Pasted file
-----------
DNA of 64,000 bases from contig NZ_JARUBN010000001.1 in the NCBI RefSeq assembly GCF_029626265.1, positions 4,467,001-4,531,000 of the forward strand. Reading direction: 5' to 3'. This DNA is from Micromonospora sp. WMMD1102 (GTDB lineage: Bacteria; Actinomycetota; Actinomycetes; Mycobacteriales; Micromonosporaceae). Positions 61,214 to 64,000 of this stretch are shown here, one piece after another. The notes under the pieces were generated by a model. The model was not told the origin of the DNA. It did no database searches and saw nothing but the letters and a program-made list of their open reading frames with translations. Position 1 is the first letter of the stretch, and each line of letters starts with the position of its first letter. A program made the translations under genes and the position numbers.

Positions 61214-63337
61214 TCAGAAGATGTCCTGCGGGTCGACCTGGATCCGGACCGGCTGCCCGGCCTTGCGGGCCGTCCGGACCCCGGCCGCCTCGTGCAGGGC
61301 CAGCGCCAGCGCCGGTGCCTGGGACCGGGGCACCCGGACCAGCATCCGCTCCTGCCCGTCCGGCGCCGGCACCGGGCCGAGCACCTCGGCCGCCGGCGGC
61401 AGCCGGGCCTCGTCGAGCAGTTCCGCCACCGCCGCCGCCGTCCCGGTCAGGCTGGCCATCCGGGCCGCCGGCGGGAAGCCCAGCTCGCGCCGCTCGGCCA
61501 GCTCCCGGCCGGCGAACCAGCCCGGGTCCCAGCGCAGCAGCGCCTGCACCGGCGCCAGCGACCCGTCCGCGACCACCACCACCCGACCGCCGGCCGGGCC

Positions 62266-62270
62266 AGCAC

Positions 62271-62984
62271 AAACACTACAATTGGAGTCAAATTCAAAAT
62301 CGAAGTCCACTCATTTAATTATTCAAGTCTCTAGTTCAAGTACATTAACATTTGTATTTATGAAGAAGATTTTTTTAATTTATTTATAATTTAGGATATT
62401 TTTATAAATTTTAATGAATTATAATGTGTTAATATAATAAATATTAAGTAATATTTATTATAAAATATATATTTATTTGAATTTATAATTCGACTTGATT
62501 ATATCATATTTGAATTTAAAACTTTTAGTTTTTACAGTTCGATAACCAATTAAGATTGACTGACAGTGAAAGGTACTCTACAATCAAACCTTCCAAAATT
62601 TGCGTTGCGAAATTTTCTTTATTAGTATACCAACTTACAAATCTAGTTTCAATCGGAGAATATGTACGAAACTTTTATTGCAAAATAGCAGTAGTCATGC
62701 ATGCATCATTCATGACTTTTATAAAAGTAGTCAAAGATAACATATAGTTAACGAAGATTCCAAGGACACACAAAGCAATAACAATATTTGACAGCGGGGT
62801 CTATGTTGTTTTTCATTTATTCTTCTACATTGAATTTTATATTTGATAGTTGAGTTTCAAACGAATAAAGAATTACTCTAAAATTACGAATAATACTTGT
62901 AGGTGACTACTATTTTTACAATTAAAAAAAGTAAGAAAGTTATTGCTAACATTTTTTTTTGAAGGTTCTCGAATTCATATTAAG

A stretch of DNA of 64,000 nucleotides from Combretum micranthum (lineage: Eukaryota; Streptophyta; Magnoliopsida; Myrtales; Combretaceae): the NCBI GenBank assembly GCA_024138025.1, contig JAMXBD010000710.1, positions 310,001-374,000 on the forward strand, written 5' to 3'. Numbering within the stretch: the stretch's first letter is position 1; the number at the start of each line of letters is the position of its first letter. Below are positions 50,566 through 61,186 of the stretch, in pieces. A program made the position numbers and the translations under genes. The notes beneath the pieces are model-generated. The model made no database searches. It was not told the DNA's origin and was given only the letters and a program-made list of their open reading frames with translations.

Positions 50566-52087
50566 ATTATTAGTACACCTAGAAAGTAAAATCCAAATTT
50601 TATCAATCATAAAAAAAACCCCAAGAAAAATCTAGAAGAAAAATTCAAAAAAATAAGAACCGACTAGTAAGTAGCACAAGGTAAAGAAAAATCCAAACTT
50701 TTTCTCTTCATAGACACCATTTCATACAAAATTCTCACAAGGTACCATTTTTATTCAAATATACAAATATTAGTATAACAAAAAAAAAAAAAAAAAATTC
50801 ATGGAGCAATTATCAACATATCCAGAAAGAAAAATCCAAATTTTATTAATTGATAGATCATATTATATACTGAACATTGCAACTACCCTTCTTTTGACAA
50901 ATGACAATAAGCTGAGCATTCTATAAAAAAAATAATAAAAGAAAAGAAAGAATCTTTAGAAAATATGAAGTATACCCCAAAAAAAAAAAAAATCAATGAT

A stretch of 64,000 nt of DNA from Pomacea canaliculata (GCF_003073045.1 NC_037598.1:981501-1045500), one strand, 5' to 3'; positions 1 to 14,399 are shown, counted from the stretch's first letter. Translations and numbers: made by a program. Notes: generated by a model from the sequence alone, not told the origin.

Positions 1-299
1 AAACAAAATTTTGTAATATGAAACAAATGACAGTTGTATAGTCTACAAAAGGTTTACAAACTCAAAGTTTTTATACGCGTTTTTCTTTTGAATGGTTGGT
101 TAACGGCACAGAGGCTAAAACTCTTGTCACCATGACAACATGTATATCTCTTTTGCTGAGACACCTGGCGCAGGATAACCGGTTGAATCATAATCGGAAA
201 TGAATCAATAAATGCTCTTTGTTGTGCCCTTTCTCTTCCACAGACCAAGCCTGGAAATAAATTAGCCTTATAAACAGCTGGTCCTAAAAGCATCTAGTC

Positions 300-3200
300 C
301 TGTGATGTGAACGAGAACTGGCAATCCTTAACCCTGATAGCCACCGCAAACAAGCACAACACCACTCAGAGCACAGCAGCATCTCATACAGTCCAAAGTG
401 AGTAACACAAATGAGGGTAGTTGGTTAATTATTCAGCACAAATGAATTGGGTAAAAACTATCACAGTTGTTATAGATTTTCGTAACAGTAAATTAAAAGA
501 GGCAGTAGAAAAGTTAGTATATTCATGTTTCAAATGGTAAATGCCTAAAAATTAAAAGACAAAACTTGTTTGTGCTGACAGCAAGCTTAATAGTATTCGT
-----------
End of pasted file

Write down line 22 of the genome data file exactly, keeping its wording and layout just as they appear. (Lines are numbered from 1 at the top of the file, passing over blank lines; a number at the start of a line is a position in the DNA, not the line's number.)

50701 TTTCTCTTCATAGACACCATTTCATACAAAATTCTCACAAGGTACCATTTTTATTCAAATATACAAATATTAGTATAACAAAAAAAAAAAAAAAAAATTC